coondoggie writes: In the face of China wielding menacing control over 97% of the world's rare earth materials, the US House of Representatives this week passed a bill that would bolster research and development of the key elements and help find substitutions for the materials. Rare earth metals are used to build everything from wind turbines, hybrid-vehicle batteries, weapons guidance systems, oil refining catalysts, computer disk drives, televisions and monitors, compact fluorescent light bulbs and fiber optic cable. Link to Original Source
An anonymous reader writes: Notre Dame U and Kraig Biocraft held a joint pressconference yesterday. They announced that they've been able to insert spider genes into silk worms, and produce silk with spider proteins in a commercialy viable manner. Link to Original Source
cgriffin21 writes: Microsoft plans to launch Office For Mac 2011 on Oct. 26, and that date is probably circled on the calendars of every Mac user who's been tearing their hair out in frustration while using Entourage. That's because Office For Mac 2011 will be the first version to include full Outlook integration, as well as new features such as conversation view and a revamped database that makes the process of finding e-mails and files less headache-inducing. Link to Original Source
bednarz writes: "Pirating Android apps is a http://www.networkworld.com/community/node/45899 longstanding problem. But it seems to be getting worse, even as Google begins to respond much more aggressively. The dilemma: protecting developers’ investments, and revenue stream, while keeping an open platform. Some have argued that piracy is rampant in those countries where the online Android Market is not yet available. But a recent KeyesLabs research project suggests that may not be true: 'Over the course of 90 days, the [KeyesLabs] app was installed a total of 8,659 times. Of those installations only 2,831 were legitimate purchases, representing an overall piracy rate of over 67%.... The largest contributor to piracy, by far, is the United States providing 4,054 or about 70% of all pirated installations...'" Link to Original Source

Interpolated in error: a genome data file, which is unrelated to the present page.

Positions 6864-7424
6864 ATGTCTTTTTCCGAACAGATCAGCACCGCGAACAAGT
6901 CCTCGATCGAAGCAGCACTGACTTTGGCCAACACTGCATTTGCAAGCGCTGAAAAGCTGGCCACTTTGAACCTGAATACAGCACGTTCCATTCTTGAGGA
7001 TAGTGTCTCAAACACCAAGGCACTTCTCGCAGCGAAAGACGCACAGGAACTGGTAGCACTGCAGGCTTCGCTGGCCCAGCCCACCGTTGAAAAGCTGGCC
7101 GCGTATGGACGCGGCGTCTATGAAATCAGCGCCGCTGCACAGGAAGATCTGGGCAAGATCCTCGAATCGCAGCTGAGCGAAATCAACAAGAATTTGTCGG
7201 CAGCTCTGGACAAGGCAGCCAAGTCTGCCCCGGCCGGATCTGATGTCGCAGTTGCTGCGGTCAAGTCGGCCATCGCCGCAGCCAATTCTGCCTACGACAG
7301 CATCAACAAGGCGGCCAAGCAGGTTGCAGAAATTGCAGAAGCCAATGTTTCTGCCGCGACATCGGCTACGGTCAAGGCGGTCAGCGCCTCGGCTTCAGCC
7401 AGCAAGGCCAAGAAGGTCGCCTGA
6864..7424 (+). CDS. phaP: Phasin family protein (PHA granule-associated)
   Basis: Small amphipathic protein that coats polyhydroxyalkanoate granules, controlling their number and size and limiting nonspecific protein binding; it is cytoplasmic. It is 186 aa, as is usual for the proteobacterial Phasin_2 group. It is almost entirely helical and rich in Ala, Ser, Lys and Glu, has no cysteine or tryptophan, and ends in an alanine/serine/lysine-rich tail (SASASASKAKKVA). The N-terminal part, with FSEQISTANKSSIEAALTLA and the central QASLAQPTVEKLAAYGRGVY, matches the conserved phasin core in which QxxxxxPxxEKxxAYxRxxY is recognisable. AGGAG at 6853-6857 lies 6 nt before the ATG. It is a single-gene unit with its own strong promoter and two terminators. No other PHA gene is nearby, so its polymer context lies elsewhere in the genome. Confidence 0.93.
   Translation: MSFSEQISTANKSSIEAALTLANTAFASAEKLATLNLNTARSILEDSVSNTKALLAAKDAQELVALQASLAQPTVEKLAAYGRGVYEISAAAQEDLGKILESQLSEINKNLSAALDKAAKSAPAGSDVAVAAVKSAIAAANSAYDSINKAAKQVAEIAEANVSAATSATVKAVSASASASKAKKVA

oracle_of_power writes: Beijing, China (CNN) — China will evacuate more than 2,000 residents, as it prepares to launch the nation's second lunar probe, state-run media said Wednesday. The Chang'e-2 lunar probe is to be launched on or around China's National Day, which falls on October 1, China Daily said. Residents within 2.5 kilometers of the launch pad at the Xichang Satellite Launch Center in the southwest province of Sichuan will be evacuated as a precaution. The lunar probe will test key landing technology for Chang'e-3, and provide high-resolution photographs of the landing area, China Daily said, citing space officials. Chang'e-2 is expected to reach lunar orbit within five days. Link to Original Source
An anonymous reader writes: "The MacArthur Foundation honors a graphic design legend, who created Verdana, Georgia, and dozens of fonts you've spent hours reading without noticing. Legendary typographer Matthew Carter — the man behind a spate of typefaces that has quietly made our worlds more legible, including, most notably, Microsoft's Verdana — is a 2010 MacArthur Fellow, it was announced today."
An anonymous reader writes: A Gmail user going by the name of Ben Goertzel has decided to give Google permission to recreate his mind after he dies.
Ben believes this is possible based on advancements in technology and software over the next 50 years, combined with the terabytes of data Google will have collected about him by then. Ben also assumes he will be dead by 2060.
Ben goes on to give Google the following permissions in his blog post with readers as his witnesses:
I hereby give permission to Google and/or other parties to read all data in my Gmail account and use them together with other available information to reconstruct my mindfile with sufficient accuracy for mind uploading via detailed personality reconstruction, and express my wish that they do so.
from the unchecked-authority-generally-bad dept.
Several sources are reporting that federal judges have been harsh in their examination of the FCC's action against Comcast in 2008 for the throttling of Internet traffic from high-bandwidth file-sharing services. "'You can't get an unbridled, roving commission to go about doing good,' said US Court of Appeals for the District of Columbia Circuit Chief Judge David Sentelle during an oral argument. The three-judge panel grilled FCC General Counsel Austin Schlick on the parts of communications law it could cite to justify the Comcast punishment. The FCC argues that it was enforcing an open Internet policy implicit in the law. Judge A. Raymond Randolph repeatedly said the legal provisions cited by the FCC were mere policy statements that by themselves can't justify the commission's action. 'You have yet to identify a specific statute,' he said. The judges' decision in the case could throw into question the FCC's authority to impose open Internet rules."
ajs writes "World of Warcraft'sWrath of the Lich King expansion was staggered into 4 phases. The fourth and final phase, patch 3.3, was released on Tuesday. This patch is significant in that it will be the first introduction of one of the most anticipated new features in the game since PvP arenas: the cross-realmrandom dungeon, as well as the release of new end-game dungeons for 5, 10 and 25-player groups. The patch notes have been posted, and so has a trailer. The ultimate fight against the expansion's antagonist, the Lich King a.k.a. Arthas, will be gated as each of the four wings of the final dungeon are opened in turn — a process that may take several months. The next major patch after 3.3 (presumably 4.0) will be the release of Cataclysm, the next expansion."